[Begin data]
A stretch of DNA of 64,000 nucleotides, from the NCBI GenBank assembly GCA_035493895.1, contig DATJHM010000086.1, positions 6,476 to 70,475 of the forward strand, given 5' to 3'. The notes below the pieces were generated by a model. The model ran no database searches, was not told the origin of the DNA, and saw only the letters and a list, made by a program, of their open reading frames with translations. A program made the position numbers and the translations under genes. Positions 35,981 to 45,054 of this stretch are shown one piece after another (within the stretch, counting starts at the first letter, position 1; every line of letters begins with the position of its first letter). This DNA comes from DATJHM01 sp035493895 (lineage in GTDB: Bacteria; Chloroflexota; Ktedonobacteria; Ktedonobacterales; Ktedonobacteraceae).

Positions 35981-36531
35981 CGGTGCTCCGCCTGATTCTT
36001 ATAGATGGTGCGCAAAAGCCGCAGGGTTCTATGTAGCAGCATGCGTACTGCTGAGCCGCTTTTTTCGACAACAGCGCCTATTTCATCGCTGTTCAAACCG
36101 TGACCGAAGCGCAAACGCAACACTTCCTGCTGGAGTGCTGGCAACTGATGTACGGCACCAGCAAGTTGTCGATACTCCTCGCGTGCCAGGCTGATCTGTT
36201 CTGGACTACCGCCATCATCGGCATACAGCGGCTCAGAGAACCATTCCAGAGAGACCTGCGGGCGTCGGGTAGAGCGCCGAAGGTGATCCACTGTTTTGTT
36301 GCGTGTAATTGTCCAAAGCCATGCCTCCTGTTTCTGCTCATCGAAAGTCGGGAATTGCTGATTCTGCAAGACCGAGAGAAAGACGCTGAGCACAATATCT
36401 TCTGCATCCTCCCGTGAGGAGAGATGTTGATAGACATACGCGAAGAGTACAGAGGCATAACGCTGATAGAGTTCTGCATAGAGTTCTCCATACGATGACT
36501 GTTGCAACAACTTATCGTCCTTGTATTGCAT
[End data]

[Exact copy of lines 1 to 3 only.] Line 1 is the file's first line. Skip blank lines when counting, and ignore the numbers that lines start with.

A stretch of DNA of 64,000 nucleotides, from the NCBI GenBank assembly GCA_035493895.1, contig DATJHM010000086.1, positions 6,476 to 70,475 of the forward strand, given 5' to 3'. The notes below the pieces were generated by a model. The model ran no database searches, was not told the origin of the DNA, and saw only the letters and a list, made by a program, of their open reading frames with translations. A program made the position numbers and the translations under genes. Positions 35,981 to 45,054 of this stretch are shown one piece after another (within the stretch, counting starts at the first letter, position 1; every line of letters begins with the position of its first letter). This DNA comes from DATJHM01 sp035493895 (lineage in GTDB: Bacteria; Chloroflexota; Ktedonobacteria; Ktedonobacterales; Ktedonobacteraceae).

Positions 35981-36531
35981 CGGTGCTCCGCCTGATTCTT